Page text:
CHRIS Blyth’s letter (Deaths on roads exceed average, Independent letters, May 17) contained a number of fundamental inaccuracies and was misleading to your readers.
Firstly, Mr Blyth has used an accident figure based on a single year of accidents in the UK, whereas he has compared that to an average of the past 10 years of accidents on the Isle of Man. The UK has recently had a massive drop in the number of fatal road accidents. Based on rough figures for fatalities over the past 10 years in the UK, the average is closer to 2,950 deaths a year, as opposed to 1,900, which is the figure Mr Blyth quotes.
This fact alone undermines Mr Blyth’s reasoning as he starts by distorting the mathematical comparison by about a third.
Over the past 10 years the UK has experienced an accident rate of about 1 in 22,000 people a year. In the same period the island has a rate of about 1 in 10,500, so whilst it is true that there are more accidents per person, the comparison is not very illuminating as a number of other factors apply.
Accident statistics show that motorcyclists are up to 14 times more likely to have an accident compared to general road users and half of the fatal accidents on the island involve motorcyclists.
The Isle of Man has, on average, approximately three times as many motorcyclists as a proportion of general traffic, and this rises to about 30 times during the TT, when about 10,000 additional motorcycles are in the island. In the UK, approximately 33 per cent of all road travel is by trunk road and these journeys account for only 6 per cent of accidents, whereas in the island all the roads are rural or urban in nature.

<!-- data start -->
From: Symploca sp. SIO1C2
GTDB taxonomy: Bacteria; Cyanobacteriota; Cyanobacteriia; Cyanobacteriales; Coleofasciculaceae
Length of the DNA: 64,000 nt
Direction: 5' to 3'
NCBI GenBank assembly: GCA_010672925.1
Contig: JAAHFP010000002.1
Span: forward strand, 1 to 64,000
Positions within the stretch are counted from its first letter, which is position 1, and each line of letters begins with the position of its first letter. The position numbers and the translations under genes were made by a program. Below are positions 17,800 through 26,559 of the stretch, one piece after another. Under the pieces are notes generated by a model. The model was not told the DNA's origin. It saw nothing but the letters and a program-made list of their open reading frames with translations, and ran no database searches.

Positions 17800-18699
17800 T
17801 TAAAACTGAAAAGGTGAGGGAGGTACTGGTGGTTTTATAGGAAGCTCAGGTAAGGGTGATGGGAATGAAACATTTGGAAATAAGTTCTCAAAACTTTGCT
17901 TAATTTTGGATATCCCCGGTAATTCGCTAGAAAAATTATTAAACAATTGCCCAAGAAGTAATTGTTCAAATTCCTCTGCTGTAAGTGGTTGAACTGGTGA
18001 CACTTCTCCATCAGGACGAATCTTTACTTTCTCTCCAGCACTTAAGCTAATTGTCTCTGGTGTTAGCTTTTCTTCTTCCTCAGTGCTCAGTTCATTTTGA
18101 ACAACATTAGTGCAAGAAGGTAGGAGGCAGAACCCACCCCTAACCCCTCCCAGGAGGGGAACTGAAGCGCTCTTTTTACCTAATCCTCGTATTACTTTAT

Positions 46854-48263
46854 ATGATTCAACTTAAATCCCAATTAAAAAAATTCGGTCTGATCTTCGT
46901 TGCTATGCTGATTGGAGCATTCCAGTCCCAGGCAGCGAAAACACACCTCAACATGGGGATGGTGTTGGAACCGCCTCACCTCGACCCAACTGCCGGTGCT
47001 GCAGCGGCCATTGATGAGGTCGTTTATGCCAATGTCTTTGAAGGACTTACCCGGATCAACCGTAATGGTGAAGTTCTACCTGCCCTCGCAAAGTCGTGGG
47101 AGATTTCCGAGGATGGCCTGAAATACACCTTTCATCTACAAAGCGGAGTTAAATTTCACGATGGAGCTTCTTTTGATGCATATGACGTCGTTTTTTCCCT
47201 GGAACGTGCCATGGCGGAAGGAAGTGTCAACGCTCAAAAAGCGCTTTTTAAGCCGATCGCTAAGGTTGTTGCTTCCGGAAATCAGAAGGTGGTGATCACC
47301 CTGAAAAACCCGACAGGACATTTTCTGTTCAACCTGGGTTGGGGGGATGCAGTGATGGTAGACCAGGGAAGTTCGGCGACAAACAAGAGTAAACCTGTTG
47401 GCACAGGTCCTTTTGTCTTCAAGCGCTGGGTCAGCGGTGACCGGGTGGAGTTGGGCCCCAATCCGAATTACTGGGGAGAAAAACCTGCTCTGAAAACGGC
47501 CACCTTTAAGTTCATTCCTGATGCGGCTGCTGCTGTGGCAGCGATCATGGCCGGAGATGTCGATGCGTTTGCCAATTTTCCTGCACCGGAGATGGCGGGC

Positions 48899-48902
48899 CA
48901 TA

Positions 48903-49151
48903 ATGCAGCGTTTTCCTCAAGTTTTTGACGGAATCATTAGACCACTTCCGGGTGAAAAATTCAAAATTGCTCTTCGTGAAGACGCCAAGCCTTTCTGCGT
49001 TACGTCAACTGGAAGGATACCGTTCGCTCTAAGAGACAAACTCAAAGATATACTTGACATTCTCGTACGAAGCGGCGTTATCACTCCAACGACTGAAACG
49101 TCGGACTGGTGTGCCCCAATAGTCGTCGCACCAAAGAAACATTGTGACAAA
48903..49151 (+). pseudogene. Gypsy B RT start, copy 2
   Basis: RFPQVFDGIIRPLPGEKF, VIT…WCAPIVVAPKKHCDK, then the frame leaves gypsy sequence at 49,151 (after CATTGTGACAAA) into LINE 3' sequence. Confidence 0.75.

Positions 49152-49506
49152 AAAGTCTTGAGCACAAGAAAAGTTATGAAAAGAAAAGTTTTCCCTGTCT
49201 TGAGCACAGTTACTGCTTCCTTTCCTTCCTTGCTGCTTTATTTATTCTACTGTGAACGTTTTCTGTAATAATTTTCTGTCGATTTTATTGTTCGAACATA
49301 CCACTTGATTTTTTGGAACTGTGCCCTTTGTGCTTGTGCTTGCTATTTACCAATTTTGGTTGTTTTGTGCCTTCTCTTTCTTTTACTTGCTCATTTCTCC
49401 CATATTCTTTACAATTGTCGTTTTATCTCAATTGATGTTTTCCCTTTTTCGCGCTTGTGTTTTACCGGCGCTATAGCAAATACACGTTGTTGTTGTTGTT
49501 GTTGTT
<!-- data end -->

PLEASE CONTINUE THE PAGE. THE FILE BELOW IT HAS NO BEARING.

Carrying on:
When corrections are applied for these factors it can be argued that the island’s roads are actually safer than in the UK, or at least no more dangerous.
Mr Blyth goes on to suggest that poor road condition has contributed to the island’s poor statistics. The Department [of Infrastructure] receives an independent accident report on each incident, and road condition does not appear as a factor in any of them.
Mr Blyth goes on to suggest that the condition of vehicles is a major factor.
The department also examines the vehicles involved in fatal collisions and vehicle condition is not reflected as a factor. Only very rarely is it found to be a contributing factor.
I do not want to appear to be complacent about safety, and would advise that the island has a detailed strategy aimed at further accident reduction. However, I do wish to set the record straight and ensure readers have the facts to consider and form their own view.
In closing, I will be more than pleased to discuss any of the above with Mr Blyth and invite him to contact me should he wish to do so.
R. D. Pearson,
Director of Highways.